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UK names fourth Poseidon MPA in honor of Iceland’s role in Battle of Atlantic

Poseidon P-8A
The fourth RAF Poseidon will be delivered on November 3, 2020. Photo: Royal Air Force

The Royal Air Force announced that its fourth Poseidon MRA1 maritime patrol aircraft would be named Spirit of Reykjavik, in honor of the role played by Iceland during the Battle of the Atlantic.

Spirit of Reykjavik will arrive from the US, where it was built by Boeing, at Royal Air Force base Lossiemouth on November 3.

During World War II a lack of range prevented RAF coastal command aircraft and crews from covering the North Atlantic ocean from their stations in the UK. In the area they couldn’t patrol, wolf packs of German U-boat submarines wreaked havoc on the Allied ships bringing essential food and supplies to the UK, without which it could not have carried on the war effort. The introduction of the long-range B-24 Liberator bomber and a new airfield, seaplane base and refueling port at Reykjavik which extended the range of RAF aircraft and Royal Navy escort vessels, had almost immediate effect as the German submariners lost their immunity from air attack in the North Atlantic air gap.

Consolidated Liberator GR.IIIs of 120 Squadron rounding the mountains of Iceland after taking off from Reykjavik to escort an Arctic convoy. Photo: Air Historical Branch

Number 120 (‘CXX’) Squadron, which has been selected to be the first RAF Poseidon squadron, deployed a flight of seven Liberators to RAF Reykjavik on September 4, 1942. The Squadron, in its entirety, was based there between April 1943 and March 1944 before returning to the UK to help protect domestic sea lanes in the build up to D-day.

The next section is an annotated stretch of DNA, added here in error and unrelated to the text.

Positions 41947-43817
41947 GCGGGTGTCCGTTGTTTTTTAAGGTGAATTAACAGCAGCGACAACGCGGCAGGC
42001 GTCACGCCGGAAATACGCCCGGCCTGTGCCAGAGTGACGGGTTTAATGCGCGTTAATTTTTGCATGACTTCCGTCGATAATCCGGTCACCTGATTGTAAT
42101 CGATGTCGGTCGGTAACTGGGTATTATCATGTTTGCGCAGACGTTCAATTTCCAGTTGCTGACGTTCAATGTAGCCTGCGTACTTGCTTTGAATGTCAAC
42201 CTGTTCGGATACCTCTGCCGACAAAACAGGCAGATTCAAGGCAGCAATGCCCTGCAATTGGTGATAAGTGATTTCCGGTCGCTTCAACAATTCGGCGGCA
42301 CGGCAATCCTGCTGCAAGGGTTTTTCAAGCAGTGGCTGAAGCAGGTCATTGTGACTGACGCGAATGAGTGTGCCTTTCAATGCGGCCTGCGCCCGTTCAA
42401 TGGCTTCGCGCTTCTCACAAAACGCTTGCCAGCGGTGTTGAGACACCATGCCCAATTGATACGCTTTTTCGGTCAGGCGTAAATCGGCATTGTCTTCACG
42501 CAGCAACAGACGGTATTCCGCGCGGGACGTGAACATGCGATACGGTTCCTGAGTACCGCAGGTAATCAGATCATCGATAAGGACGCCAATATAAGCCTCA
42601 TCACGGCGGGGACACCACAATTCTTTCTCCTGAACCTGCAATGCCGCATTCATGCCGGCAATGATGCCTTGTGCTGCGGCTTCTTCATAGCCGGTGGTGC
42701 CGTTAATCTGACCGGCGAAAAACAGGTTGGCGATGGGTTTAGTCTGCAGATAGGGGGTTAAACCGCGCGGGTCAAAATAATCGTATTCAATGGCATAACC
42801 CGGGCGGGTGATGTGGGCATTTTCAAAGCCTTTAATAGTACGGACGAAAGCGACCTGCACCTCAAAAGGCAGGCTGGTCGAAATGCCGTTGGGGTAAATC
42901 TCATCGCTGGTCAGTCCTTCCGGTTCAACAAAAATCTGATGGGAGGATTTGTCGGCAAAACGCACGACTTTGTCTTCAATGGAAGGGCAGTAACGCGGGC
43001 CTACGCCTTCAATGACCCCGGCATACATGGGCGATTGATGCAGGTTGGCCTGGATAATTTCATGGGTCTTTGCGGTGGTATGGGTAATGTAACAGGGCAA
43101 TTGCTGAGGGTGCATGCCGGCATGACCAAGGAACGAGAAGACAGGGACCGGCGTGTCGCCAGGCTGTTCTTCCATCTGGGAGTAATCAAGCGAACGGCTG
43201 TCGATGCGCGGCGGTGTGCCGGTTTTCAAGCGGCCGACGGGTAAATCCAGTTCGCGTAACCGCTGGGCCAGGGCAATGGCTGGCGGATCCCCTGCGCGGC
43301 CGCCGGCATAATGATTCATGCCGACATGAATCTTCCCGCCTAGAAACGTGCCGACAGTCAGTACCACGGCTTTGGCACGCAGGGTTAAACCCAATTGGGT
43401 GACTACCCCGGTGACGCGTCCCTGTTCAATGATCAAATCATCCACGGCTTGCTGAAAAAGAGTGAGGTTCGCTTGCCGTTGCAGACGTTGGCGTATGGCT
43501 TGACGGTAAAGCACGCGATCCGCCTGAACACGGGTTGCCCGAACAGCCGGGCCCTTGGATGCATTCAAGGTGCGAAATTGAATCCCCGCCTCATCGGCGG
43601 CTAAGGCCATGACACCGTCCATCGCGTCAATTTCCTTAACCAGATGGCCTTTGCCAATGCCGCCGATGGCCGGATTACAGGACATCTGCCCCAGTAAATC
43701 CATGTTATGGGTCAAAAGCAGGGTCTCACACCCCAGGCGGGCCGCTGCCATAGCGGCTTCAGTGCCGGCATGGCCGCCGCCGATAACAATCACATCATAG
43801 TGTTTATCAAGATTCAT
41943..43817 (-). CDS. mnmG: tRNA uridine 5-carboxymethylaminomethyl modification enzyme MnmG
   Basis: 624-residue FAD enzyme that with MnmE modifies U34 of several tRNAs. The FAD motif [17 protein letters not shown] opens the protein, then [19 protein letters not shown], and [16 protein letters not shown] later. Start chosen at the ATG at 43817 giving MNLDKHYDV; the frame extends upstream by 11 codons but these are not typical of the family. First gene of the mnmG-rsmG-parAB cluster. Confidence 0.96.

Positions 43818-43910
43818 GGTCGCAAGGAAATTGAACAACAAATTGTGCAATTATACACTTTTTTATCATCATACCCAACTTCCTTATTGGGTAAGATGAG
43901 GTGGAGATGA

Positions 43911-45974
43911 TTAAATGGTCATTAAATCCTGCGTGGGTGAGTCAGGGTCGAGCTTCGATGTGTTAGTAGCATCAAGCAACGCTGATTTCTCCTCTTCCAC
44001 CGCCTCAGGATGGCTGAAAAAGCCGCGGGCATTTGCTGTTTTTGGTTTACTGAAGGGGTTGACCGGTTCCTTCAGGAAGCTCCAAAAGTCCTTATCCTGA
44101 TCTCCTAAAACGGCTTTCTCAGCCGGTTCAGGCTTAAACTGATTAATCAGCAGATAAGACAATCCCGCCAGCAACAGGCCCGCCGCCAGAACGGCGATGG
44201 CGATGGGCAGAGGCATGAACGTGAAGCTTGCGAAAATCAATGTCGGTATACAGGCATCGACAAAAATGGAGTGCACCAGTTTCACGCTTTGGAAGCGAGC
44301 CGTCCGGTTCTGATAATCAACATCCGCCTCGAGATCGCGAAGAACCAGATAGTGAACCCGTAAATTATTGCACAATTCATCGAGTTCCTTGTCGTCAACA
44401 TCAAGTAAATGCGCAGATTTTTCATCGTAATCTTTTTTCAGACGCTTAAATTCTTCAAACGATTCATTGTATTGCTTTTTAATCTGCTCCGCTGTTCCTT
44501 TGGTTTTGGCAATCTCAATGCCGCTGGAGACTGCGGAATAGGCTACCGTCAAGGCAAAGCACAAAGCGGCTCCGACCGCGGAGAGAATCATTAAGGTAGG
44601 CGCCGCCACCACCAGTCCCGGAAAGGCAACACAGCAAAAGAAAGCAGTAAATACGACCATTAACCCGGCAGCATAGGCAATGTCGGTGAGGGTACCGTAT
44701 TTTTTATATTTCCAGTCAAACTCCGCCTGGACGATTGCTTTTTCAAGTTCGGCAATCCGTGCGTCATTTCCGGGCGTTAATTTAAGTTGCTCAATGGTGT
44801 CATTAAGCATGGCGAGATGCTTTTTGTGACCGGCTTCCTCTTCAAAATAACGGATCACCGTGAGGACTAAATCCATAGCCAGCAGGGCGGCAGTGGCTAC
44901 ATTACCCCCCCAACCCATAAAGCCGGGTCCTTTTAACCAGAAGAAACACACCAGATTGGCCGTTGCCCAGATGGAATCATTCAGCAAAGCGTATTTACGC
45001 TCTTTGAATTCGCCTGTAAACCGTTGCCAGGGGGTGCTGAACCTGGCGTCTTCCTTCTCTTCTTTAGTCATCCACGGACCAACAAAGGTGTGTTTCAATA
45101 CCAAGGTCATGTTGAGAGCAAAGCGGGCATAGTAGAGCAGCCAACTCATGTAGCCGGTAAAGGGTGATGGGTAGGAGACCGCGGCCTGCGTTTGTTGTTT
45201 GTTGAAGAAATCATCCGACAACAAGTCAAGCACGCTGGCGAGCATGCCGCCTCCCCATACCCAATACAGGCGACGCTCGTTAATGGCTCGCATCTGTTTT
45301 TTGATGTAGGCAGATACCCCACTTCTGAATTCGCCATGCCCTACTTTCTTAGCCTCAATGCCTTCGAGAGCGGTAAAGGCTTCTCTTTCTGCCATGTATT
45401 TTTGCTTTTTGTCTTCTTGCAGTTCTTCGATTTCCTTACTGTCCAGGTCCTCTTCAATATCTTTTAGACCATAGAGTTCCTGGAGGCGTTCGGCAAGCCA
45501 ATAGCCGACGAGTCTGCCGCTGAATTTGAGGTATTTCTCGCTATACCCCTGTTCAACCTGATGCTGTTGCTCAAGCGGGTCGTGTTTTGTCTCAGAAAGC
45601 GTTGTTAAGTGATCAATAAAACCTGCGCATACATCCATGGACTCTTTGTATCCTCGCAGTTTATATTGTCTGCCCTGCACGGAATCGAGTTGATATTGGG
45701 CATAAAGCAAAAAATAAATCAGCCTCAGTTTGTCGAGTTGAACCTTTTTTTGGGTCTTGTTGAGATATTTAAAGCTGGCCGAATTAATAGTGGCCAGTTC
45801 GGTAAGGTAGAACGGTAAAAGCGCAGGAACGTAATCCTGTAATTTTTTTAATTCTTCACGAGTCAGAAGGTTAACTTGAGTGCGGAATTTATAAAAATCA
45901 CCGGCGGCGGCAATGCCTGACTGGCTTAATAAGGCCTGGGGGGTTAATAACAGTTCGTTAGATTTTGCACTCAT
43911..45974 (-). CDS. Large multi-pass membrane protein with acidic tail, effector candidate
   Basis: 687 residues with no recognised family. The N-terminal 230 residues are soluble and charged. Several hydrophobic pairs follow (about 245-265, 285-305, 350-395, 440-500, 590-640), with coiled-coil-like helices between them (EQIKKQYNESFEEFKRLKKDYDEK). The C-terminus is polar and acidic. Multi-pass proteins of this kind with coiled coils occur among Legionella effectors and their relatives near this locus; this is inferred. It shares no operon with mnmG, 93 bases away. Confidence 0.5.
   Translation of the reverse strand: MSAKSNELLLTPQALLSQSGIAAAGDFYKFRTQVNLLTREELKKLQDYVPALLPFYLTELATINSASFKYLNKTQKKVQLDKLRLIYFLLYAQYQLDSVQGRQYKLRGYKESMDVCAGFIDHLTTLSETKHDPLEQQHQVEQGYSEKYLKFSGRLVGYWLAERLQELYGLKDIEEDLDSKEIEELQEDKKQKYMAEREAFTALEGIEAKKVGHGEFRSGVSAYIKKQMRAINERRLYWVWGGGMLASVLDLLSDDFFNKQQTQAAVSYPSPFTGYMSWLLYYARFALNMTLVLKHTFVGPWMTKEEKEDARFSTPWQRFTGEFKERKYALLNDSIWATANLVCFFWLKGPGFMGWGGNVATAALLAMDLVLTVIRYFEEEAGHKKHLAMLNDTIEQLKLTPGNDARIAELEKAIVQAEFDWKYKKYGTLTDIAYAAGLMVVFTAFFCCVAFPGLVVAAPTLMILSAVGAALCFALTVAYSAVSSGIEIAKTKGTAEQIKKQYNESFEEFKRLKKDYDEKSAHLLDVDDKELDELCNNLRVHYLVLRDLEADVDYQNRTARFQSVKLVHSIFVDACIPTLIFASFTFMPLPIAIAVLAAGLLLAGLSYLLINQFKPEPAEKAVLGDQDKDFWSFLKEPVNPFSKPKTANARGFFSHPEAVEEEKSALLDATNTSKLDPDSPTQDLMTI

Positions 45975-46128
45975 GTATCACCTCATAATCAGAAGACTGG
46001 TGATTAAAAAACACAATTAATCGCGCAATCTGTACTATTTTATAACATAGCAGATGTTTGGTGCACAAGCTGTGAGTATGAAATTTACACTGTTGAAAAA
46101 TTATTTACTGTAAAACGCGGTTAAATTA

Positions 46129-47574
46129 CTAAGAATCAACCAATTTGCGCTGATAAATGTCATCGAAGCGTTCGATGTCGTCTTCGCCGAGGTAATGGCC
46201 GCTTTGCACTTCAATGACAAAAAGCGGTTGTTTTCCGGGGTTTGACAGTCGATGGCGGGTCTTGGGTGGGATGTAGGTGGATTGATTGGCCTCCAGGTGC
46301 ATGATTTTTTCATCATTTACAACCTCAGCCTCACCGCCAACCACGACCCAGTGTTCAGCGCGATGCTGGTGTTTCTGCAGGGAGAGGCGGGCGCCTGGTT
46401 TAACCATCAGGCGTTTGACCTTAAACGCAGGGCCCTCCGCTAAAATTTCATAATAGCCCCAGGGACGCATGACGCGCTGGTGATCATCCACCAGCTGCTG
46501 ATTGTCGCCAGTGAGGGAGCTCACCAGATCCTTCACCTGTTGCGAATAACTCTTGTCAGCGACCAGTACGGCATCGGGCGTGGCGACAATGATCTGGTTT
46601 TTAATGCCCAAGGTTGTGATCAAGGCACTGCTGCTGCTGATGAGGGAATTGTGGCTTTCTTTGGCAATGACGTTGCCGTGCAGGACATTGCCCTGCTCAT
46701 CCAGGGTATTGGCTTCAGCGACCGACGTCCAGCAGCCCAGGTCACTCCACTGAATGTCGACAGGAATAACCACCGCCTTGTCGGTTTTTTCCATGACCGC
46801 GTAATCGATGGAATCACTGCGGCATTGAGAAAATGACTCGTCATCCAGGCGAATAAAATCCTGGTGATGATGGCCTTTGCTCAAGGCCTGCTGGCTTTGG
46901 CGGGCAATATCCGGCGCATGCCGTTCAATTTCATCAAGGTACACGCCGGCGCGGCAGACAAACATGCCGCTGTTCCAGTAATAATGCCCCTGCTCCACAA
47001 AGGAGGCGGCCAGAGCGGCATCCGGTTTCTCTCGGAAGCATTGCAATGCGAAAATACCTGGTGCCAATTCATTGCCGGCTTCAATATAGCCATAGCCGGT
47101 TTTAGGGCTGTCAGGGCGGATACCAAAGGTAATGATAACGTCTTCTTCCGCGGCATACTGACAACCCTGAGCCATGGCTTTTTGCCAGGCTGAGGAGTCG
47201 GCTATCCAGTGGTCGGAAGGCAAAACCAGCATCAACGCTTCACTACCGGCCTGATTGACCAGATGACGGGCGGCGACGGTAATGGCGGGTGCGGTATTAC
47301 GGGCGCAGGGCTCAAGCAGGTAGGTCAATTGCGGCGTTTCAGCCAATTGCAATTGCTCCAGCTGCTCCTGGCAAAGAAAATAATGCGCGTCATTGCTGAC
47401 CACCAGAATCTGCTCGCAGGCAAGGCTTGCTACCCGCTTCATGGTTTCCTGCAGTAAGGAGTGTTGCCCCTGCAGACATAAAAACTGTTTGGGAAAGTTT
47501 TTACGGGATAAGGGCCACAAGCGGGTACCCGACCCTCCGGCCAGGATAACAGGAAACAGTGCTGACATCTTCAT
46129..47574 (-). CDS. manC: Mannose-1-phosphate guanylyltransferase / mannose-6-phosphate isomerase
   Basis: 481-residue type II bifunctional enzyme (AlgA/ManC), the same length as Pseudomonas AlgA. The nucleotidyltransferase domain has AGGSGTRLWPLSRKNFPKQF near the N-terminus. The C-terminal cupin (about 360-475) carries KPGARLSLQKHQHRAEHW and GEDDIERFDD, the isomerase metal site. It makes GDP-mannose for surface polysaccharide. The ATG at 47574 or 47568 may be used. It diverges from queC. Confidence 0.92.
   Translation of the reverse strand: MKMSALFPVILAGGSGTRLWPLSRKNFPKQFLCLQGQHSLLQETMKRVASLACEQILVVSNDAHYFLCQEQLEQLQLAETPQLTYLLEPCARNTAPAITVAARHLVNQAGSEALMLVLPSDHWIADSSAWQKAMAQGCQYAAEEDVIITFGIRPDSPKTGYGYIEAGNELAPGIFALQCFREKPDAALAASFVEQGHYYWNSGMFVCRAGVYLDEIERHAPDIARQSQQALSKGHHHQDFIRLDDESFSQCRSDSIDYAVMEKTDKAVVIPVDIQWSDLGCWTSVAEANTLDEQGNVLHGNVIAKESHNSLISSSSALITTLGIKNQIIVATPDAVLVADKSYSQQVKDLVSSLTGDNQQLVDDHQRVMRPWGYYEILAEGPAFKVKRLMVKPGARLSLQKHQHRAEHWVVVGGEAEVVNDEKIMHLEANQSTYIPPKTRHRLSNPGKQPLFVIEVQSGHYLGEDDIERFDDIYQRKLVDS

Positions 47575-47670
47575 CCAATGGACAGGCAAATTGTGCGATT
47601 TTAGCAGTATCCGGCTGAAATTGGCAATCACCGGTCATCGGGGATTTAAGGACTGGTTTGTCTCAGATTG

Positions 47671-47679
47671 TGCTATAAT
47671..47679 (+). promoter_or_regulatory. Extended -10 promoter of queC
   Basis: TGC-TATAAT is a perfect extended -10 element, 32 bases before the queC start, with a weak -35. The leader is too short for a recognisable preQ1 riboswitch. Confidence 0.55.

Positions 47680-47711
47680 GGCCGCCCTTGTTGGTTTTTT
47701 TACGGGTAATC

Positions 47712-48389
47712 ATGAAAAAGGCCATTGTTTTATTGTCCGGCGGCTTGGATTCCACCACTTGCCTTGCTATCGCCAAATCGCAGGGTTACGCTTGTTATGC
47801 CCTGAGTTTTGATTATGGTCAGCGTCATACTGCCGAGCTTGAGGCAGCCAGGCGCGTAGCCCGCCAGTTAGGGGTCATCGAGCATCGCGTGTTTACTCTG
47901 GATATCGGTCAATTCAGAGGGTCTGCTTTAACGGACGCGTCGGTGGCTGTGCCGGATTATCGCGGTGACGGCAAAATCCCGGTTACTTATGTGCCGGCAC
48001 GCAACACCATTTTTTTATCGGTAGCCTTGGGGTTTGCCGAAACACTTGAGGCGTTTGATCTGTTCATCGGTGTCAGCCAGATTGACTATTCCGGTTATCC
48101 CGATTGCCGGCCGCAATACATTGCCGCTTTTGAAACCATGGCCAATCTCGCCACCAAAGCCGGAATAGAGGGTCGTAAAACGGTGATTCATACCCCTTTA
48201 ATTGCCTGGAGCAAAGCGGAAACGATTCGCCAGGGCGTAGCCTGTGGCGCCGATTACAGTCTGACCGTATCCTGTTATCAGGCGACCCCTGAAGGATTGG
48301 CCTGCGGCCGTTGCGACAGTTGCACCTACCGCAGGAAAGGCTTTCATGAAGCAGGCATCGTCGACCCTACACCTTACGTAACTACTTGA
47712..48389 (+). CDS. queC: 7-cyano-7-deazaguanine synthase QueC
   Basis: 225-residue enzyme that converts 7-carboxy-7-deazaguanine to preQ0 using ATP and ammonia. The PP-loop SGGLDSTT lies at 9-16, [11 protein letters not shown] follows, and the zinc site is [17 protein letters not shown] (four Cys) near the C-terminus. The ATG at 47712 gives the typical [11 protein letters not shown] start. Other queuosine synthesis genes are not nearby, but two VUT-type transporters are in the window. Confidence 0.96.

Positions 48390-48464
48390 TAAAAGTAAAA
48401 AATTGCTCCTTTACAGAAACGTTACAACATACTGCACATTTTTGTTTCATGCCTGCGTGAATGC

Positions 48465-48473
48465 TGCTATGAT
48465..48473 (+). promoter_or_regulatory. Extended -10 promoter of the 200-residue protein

“The connection between RAF maritime flying and Iceland is particularly significant for CXX Squadron. The anti-submarine warfare tactics we use today can be traced to those developed by CXX Squadron and other RAF units during the missions flown from Reykjavik. We look forward to rekindling the warm relationship between the RAF maritime aviation community and the people of Iceland.”

The Royal is expected to receive all of the nine Poseidon aircraft by the end of 2021. They will be responsible for sea patrol missions, hunting potentially hostile submarines and helping defend the Royal Navy’s nuclear deterrent Vanguard-class submarines. Poseidons can carry up to 129 sonobuoys to search for enemy submarines and can be armed with Mk54 torpedoes if required to attack enemy submarines. The air force declared an initial operational capability for the aircraft in April this year.